I have also been greatly inspired by some tools and materials that have come my way through the de-stashing efforts of others.

A huge thanks to Nichola, who decided she no longer needed her yarn swift (such restraint) and thereby saved me and my arms from countless hours of extremely tedious yarn winding. So so so grateful. So grateful! Thanks Nichola.

And the completely insane inundation I experienced from Shula was so totally overwhelming I couldn't even begin to photograph it. Those who read Shula's blog will be aware she's moving house and turning over a fat stash leaf, so me (and several of my friends) got to pick over her voluminous cast offs. Seriously, like an entire ute full. Over 100kg I reckon. Really, worthy of a whole post or maybe two.

I kept a mountain of delectable fabrics, including some totally groovy 50s lampshade fabric unlike anything I have ever seen or touched (and so in keeping with my current fetish for mad men) and some great striped jersey I think I may have seen somewhere before.

And most especially worthy of mention was a plain old plastic bag Shula tossed in with the rest, which opened to reveal this pile (no, I haven't counted, but there's LOTS) of crocheted hexagons. Made from the finest tapestry wool in the happiest, funkiest selection of retro colours. Shula had started edging them and piecing them before she abandoned the project. So I'll be off to the Victorian Tapestry Workshop to source more of the edging colour and making this the 2009 project to end all projects. I am in LOVE!

There were also a mountain of books, only a very few of which I kept. And after everything was well plucked by half a dozen of us I sent the rest to Amy's school, where the art teacher specialises in textiles and is now floating three feet off the ground.

So Shula, thank you from deepest down on behalf of myself, Suse, Di, Katerina, Nikki and BSW primary :-)

Esther and I did a swap of stash yarn and I scored some lovely Sirdar sock yarn, destined for the next wave of knitted gifts.Thanks Esther!

And finally, just to prove you can't judge a book by its cover. Delicious and nutritious mushroom soup. I know, it looks like mud.

Tuesday, 2 December 2008

the marginally less worse but still really crappy week

I am at last getting better. Still a long way from well, but not feeling so much like I might keel over dead any minute.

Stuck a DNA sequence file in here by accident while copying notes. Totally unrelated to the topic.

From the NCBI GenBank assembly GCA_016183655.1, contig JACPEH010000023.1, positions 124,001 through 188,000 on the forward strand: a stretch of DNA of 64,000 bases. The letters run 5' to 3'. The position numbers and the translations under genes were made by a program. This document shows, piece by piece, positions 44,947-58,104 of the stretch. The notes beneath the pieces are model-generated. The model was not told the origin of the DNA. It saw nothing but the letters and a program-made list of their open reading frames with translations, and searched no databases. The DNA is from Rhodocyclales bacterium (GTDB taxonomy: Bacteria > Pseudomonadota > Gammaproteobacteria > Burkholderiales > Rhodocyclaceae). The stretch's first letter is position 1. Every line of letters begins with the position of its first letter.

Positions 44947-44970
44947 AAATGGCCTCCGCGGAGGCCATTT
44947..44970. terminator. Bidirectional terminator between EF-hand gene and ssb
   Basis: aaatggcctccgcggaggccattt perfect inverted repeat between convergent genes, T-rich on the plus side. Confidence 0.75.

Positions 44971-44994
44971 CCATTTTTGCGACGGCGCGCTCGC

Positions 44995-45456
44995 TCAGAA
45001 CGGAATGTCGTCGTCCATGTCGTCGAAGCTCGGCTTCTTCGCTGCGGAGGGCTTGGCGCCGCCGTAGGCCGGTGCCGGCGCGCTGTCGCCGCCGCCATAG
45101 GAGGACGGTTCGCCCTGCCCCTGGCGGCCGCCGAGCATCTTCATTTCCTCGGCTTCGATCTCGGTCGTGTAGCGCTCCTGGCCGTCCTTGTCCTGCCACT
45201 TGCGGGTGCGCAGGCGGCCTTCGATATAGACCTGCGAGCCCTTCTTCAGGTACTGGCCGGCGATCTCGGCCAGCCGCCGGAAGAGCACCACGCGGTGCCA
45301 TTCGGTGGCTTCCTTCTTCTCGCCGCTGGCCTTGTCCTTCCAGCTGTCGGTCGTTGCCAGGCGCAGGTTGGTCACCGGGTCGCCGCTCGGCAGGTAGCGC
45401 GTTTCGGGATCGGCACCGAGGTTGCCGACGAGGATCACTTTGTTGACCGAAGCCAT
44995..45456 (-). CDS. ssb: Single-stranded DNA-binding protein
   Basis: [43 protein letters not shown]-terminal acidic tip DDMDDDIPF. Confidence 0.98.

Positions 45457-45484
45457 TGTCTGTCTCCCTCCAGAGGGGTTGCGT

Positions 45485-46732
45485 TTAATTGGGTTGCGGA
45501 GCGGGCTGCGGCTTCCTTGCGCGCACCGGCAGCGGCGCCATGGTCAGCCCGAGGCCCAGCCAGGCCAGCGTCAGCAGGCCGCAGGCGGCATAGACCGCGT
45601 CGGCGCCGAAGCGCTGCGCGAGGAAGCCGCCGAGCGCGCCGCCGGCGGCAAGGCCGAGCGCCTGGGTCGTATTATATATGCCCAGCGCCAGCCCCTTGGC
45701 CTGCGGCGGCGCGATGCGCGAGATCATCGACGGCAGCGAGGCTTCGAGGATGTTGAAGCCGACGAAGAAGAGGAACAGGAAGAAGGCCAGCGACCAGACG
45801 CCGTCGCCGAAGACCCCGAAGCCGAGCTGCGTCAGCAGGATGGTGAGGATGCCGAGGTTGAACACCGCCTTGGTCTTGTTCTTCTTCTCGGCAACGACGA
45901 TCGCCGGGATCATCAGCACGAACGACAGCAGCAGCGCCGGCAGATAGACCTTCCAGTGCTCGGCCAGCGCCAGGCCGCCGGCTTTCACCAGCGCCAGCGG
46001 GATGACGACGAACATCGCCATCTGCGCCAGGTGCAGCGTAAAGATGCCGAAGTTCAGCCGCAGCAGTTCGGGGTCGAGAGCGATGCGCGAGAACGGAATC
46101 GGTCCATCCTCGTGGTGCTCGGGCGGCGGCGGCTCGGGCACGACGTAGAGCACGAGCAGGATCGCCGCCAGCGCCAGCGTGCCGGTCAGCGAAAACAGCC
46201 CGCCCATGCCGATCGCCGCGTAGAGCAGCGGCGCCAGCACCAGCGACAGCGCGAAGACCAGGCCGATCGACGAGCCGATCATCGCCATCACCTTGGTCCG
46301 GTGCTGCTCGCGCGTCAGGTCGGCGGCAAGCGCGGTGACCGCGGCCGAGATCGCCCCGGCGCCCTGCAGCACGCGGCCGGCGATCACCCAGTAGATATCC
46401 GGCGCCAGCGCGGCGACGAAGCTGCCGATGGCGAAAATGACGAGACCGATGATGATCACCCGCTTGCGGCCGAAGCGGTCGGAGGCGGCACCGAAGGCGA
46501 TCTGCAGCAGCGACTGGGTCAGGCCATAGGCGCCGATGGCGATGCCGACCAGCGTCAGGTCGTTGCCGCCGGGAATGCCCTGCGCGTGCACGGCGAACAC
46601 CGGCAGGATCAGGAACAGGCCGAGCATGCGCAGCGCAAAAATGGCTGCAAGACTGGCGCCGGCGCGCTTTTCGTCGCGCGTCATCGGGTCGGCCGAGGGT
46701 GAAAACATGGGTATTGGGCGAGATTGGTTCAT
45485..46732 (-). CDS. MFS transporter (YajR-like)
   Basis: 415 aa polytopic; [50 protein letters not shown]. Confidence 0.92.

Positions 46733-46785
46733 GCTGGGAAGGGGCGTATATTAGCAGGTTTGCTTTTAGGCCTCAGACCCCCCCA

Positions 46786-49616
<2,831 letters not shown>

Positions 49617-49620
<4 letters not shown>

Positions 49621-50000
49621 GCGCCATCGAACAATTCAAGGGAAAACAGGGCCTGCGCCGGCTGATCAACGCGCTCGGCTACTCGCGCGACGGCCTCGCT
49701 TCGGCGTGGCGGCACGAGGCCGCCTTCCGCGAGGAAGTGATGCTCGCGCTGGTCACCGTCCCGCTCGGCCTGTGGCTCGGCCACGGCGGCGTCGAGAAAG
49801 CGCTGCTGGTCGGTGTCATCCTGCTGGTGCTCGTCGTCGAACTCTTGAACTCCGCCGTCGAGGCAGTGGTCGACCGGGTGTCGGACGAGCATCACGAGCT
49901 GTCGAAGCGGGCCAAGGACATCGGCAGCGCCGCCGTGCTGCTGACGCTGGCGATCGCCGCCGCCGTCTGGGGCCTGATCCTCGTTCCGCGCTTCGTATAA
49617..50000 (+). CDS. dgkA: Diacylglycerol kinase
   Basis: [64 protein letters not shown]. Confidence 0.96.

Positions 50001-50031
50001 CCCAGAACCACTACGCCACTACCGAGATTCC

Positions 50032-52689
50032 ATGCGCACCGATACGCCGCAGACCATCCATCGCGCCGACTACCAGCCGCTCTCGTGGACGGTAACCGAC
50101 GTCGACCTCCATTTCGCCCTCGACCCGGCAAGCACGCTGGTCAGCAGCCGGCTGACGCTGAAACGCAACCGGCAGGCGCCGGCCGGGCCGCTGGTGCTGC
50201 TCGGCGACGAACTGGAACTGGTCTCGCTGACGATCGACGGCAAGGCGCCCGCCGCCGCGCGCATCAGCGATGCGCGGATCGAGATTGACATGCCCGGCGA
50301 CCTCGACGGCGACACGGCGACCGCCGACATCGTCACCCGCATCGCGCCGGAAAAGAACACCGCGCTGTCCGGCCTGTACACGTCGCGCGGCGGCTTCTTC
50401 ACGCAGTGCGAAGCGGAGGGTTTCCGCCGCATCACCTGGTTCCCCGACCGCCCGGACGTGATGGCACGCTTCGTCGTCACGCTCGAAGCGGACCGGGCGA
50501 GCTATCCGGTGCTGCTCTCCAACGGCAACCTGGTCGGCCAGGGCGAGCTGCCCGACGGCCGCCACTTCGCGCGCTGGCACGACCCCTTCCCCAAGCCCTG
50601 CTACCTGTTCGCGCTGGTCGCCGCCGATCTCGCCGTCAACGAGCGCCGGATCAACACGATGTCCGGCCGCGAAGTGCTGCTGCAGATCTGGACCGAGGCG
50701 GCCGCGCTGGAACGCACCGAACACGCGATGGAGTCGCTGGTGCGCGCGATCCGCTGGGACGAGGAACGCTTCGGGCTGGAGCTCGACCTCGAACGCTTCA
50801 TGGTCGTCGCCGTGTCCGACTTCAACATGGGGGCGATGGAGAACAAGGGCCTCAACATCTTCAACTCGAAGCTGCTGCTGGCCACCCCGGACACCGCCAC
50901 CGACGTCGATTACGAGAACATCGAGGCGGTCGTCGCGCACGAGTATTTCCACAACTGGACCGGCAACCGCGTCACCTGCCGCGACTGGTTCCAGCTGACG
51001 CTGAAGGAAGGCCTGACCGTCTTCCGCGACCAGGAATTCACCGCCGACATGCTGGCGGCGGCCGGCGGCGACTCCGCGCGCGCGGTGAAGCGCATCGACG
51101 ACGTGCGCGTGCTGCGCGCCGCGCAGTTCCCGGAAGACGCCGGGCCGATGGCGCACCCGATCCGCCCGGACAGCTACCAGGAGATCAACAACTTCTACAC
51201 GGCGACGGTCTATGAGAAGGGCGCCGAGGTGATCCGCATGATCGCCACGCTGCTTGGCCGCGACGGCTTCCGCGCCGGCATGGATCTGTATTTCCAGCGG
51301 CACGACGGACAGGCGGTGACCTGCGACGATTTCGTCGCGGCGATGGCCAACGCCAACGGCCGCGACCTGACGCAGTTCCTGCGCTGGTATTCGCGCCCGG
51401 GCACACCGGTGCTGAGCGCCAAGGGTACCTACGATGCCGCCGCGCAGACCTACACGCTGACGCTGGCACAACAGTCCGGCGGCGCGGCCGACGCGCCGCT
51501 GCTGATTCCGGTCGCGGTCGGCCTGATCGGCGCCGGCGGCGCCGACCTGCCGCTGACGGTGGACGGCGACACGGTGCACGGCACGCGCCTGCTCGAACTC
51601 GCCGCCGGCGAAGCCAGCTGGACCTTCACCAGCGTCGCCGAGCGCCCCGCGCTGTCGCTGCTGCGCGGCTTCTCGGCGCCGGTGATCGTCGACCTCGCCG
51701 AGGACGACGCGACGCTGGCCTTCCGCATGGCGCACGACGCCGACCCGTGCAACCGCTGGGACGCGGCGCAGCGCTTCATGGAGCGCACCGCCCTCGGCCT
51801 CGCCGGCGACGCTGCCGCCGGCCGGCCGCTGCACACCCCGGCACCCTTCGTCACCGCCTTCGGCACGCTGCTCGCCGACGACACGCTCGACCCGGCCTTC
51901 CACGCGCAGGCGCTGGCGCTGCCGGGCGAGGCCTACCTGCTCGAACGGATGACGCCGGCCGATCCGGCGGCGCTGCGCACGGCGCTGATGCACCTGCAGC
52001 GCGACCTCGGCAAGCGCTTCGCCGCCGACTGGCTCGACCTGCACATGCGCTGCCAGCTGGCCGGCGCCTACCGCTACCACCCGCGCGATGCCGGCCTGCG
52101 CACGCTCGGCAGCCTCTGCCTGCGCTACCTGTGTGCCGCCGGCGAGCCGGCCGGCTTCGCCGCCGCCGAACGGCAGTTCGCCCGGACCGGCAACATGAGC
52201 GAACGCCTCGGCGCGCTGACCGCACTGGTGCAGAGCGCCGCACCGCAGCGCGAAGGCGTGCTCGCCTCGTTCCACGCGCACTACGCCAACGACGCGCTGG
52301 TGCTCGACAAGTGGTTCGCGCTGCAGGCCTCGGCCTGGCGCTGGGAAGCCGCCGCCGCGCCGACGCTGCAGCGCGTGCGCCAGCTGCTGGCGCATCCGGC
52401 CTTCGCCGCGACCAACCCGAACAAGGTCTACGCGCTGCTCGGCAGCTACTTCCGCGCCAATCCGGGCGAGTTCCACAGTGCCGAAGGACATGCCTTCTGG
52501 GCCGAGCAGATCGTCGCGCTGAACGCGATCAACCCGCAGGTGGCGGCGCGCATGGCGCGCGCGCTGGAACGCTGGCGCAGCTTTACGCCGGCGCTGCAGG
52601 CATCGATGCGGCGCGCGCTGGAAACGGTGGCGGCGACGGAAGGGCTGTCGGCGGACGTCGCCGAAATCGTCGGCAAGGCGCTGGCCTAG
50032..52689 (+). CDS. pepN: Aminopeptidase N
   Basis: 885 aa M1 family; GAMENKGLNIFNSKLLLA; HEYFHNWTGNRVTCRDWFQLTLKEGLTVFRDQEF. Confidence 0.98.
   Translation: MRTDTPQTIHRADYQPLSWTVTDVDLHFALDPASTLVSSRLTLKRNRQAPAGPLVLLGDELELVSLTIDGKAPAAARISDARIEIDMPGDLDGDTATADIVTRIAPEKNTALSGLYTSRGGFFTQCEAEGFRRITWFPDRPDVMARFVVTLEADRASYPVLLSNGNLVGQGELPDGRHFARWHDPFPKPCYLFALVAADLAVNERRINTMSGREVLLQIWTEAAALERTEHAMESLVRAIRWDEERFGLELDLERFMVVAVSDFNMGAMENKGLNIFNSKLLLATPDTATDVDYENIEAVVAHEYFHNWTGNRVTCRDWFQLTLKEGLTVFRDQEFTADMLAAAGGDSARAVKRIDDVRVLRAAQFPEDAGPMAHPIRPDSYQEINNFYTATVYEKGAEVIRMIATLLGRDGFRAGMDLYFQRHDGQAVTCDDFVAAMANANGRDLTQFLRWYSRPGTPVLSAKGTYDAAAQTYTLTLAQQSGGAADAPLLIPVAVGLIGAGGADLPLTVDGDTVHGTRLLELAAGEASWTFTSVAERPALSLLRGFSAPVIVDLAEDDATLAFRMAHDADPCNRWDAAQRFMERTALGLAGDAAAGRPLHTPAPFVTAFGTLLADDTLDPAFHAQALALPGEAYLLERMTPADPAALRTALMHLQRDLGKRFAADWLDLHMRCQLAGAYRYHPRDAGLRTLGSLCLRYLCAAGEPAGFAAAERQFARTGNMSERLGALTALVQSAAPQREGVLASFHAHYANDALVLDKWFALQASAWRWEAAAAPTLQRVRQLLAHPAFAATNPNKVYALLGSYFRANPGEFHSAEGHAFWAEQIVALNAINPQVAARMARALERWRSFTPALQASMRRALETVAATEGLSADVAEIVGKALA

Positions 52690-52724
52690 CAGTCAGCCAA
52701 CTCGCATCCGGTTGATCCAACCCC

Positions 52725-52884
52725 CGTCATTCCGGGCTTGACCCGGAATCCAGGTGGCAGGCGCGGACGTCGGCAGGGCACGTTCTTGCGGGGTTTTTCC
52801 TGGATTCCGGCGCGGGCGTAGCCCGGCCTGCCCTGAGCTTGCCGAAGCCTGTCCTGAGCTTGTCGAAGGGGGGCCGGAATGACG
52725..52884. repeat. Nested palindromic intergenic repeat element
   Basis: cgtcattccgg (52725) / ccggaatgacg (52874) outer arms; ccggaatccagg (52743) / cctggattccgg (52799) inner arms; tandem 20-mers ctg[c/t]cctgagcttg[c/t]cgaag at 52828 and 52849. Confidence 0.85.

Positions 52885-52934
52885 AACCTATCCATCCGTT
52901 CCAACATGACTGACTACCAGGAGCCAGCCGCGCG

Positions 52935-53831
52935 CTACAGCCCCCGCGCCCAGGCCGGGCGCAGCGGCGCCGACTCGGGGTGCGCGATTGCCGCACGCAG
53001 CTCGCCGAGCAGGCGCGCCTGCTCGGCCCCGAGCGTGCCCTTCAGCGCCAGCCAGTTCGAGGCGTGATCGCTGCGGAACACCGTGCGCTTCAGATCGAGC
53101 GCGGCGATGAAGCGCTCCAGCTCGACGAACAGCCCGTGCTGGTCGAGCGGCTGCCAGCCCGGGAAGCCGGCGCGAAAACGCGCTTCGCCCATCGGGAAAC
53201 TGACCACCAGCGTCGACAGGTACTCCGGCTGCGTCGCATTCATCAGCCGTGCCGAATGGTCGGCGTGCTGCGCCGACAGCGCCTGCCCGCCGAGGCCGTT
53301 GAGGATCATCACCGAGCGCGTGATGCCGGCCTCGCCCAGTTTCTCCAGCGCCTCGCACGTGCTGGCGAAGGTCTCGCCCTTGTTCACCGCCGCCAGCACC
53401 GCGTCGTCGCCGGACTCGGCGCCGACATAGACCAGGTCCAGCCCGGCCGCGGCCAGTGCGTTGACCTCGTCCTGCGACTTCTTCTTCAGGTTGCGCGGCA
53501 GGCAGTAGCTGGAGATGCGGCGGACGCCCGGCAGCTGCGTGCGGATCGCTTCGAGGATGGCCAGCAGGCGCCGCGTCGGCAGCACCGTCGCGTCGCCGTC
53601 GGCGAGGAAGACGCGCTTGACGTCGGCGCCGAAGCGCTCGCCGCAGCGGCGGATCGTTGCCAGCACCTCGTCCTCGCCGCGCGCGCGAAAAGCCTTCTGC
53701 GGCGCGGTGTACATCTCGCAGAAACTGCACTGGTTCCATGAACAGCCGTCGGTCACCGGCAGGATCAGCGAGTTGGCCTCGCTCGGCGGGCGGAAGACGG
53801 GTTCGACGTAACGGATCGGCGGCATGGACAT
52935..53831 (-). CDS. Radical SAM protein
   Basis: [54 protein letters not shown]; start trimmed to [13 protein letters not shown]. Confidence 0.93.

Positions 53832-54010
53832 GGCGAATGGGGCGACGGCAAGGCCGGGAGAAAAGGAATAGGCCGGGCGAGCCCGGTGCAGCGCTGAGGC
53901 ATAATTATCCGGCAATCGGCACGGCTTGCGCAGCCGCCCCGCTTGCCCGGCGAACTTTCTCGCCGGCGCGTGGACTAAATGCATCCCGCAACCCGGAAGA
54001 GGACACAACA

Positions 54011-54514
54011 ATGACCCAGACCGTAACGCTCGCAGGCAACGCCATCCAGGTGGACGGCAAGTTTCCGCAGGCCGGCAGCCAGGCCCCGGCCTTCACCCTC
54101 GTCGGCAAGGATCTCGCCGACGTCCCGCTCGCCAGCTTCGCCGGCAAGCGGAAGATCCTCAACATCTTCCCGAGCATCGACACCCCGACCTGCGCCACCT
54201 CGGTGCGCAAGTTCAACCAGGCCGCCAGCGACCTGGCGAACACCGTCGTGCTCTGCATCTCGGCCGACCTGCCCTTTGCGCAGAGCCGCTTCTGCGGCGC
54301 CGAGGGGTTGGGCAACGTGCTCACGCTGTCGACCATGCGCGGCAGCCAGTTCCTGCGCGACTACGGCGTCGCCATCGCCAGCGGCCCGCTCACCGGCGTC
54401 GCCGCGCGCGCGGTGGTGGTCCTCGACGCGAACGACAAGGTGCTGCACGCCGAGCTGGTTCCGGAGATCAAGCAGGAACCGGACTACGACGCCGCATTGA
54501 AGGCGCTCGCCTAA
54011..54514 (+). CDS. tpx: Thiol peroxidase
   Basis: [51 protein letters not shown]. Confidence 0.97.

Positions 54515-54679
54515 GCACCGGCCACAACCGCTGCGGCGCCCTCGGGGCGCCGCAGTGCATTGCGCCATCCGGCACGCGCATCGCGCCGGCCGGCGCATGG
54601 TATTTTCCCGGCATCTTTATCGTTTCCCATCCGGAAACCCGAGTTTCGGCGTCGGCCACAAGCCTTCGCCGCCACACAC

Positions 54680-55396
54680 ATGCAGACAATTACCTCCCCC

Sure you are all relieved to hear.

Wil is also improving.

And despite our current run of the worst luck ever, Amy's foot is not infected or failing to knit.

Yay for us.

But D is not faring so well. I spent (I kid you not) a whole day trying to get through to Thai Airways here in Australia, since D has no hope at all of getting help in Bangkok (he's # 597 in the queue and they are helping something like 100 people a day). At one point I actually made it onto the call list and was put on hold which I thought was a good thing. When a full hour had elapsed (seriously, 60 whole minutes) they freaking CUT ME OFF. When I called back the recorded message said the office was now closed. At 1pm on a Tuesday. Right-e-o then.

So no joy there. I can't see him getting back until next week at the earliest, and even that will require a stroke or two of luck.

So you know, here's to more luck.

Speaking of which, I feel very lucky and thankful for my neighbours. I've said it a few times here before, but seriously people, community is the only thing keeping us together right now. I try hard to build my community and man oh man it pays off. I've had my kids (and me) ferried around, my kids picked up and looked after, meals cooked and grown up conversation while I've sat on my backside and just let things slide. Not to mention my bathroom doors decoded.

If ever you're wondering whether the effort to get to know and bond with your neighbours is worthwhile, don't. It is.